Support and services: The vendor’s support structure and available managed services.
You can find the complete template, with more details and guidance, here.
Please note, the template covers core SSE requirements alongside extended capabilities like FWaaS, NGAM, IPS and global private backbone. These additions will give you flexibility to expand into these projects in the future. So, let’s examine each one of these sections briefly.
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Business and IT Overview
In this section, you will describe your company, including elements like your business and technical goals, other strategic IT projects you are managing, the project scope, your current security architecture and technologies, datacenters geographies, your cloud providers, and more.
This section is intended to provide the vendor context about your business. Therefore, it is recommended to elaborate as much as you can.
This section allows the vendor to describe the solution’s architecture and how its services are delivered. In addition, you will get answers to questions about the solution’s architecture strategy. For example, what is their approach to consolidating security capabilities? How is high availability and resiliency provided? How easy is it to scale? These are a few of the many questions this section will help answer.
This section requires the vendor to describe their SSE security capabilities. These include SWG, ZTNA CASB and DLP, and security management analytics and reporting. Additional requested information can include advanced threat prevention, threat detection and response, east-west security, policy management and enforcement, and non-web port traffic protection.
Support and Services
This section will enable you to understand the vendor’s support and managed services. You will get answers to support availability, SLAs, professional services and managed services options.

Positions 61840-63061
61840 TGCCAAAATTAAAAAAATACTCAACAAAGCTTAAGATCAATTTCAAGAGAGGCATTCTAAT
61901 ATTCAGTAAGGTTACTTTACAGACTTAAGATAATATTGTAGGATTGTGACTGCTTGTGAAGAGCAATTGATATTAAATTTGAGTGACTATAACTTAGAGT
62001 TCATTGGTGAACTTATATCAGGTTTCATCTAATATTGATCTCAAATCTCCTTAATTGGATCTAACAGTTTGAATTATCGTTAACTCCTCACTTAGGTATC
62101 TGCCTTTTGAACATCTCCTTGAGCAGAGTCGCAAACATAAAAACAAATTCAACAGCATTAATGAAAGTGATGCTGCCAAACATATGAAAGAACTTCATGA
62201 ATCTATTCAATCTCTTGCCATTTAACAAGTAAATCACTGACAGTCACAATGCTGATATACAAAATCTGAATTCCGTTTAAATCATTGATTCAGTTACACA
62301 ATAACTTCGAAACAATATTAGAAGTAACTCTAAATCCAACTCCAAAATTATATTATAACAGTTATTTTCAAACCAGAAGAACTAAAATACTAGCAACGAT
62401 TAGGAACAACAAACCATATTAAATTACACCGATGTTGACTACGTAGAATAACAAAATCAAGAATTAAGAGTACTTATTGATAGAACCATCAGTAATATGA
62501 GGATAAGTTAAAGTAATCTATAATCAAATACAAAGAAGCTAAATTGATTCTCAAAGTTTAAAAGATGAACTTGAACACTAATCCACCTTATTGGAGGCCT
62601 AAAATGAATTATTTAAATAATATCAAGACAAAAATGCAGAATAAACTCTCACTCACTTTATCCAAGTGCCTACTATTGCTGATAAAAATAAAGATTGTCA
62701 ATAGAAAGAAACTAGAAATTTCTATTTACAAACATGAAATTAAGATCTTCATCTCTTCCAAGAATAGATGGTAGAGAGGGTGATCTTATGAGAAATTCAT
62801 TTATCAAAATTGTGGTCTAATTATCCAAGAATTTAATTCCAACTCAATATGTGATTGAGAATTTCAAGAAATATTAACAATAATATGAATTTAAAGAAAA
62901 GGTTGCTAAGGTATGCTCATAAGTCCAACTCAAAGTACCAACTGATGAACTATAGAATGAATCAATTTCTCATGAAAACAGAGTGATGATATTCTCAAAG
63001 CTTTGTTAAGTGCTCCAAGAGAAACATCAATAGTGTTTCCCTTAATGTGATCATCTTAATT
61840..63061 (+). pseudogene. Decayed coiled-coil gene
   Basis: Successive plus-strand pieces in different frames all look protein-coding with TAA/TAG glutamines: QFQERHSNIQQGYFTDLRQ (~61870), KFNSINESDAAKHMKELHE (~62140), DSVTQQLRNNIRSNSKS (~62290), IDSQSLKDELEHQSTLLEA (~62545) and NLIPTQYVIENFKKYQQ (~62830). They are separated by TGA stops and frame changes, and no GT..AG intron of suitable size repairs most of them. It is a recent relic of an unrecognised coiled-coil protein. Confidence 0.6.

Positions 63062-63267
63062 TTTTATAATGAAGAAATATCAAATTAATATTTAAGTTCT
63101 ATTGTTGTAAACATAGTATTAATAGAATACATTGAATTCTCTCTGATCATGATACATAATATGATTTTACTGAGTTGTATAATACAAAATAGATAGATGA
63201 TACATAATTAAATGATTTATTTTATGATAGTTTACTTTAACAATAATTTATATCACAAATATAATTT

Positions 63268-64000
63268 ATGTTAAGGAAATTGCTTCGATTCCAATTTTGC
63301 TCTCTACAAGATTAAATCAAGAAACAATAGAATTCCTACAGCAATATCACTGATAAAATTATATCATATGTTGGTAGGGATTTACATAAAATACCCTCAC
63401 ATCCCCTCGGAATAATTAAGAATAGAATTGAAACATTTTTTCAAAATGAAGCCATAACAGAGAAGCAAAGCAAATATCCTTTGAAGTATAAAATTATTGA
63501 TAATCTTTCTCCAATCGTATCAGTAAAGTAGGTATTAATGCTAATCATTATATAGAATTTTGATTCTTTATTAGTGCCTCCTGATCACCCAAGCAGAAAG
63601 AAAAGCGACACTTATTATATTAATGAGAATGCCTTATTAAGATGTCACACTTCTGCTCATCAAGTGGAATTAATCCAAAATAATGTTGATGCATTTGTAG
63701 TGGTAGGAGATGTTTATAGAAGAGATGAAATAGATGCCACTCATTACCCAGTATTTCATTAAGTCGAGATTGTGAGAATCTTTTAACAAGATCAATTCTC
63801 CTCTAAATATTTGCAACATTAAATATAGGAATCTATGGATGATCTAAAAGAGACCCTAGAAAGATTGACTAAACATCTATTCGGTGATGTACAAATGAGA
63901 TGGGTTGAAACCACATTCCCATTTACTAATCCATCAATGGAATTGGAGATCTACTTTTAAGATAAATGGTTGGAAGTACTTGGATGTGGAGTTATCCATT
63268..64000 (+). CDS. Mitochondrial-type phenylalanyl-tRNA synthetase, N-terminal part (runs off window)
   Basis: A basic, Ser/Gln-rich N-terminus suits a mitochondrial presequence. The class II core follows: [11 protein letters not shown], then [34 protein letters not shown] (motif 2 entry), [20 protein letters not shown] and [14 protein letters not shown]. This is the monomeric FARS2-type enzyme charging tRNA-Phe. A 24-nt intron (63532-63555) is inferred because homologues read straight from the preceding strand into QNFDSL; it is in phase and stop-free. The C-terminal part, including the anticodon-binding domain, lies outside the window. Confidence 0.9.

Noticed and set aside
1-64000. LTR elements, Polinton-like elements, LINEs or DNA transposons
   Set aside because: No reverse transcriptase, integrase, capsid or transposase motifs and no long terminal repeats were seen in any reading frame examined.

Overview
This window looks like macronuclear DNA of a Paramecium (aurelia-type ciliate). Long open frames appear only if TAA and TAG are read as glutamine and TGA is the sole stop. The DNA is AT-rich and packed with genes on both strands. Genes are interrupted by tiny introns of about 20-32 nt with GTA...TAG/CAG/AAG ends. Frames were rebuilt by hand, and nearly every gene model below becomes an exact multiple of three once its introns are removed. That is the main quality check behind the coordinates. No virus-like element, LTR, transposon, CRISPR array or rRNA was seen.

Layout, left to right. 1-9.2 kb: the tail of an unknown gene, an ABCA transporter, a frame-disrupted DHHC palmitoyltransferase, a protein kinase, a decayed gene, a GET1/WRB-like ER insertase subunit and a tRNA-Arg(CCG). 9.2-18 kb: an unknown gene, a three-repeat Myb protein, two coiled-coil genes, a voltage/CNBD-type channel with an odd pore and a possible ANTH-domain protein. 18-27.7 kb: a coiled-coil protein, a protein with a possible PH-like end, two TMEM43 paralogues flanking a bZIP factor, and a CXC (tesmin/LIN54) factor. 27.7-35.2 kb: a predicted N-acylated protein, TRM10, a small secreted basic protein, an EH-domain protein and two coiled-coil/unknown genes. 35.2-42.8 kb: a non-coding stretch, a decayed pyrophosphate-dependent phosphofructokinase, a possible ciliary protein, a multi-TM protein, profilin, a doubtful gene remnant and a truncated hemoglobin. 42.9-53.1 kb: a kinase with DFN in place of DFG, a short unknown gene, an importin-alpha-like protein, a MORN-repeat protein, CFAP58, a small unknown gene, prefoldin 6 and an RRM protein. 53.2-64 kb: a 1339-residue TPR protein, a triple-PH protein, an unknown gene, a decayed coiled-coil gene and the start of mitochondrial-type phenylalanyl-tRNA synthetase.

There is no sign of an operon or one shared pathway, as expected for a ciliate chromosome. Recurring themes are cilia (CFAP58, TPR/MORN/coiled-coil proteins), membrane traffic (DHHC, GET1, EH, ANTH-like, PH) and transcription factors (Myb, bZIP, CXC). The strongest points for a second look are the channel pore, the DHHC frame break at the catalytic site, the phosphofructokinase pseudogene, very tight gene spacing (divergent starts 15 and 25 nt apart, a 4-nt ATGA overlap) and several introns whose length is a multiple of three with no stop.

In addition to these four sections, the template also provides a fifth section about future expansion options. This forward-looking section helps you understand how easy it will be to transition to SASE, if required. From our experience, for many organizations this is the next step after basic SSE. This section will provide you with information about the migration process, configuration complexity, which technologies are required, and more.
How to Use the RFP Template
The RFP template can help choose the right SSE vendor for your current and future network security needs. To review and start using the entire template, click here.
Making the Paradigm Shift A paradigm shift away from traditional network and security architectures towards a more flexible and highly scalable cloud-native SASE Cloud architecture...
A CxO’s Guide: Tough Questions to Ask When Moving to SASE Making the Paradigm Shift
A paradigm shift away from traditional network and security architectures towards a more flexible and highly scalable cloud-native SASE Cloud architecture can be stomach-churning for many CxOs today. However, taking a holistic view of the drivers of this shift will help put things into perspective. Realizing desired outcomes like the reallocation of resources to more strategic initiatives, agility, speed, and scalability can bring about child-like anticipation of how this new world of SASE will feel.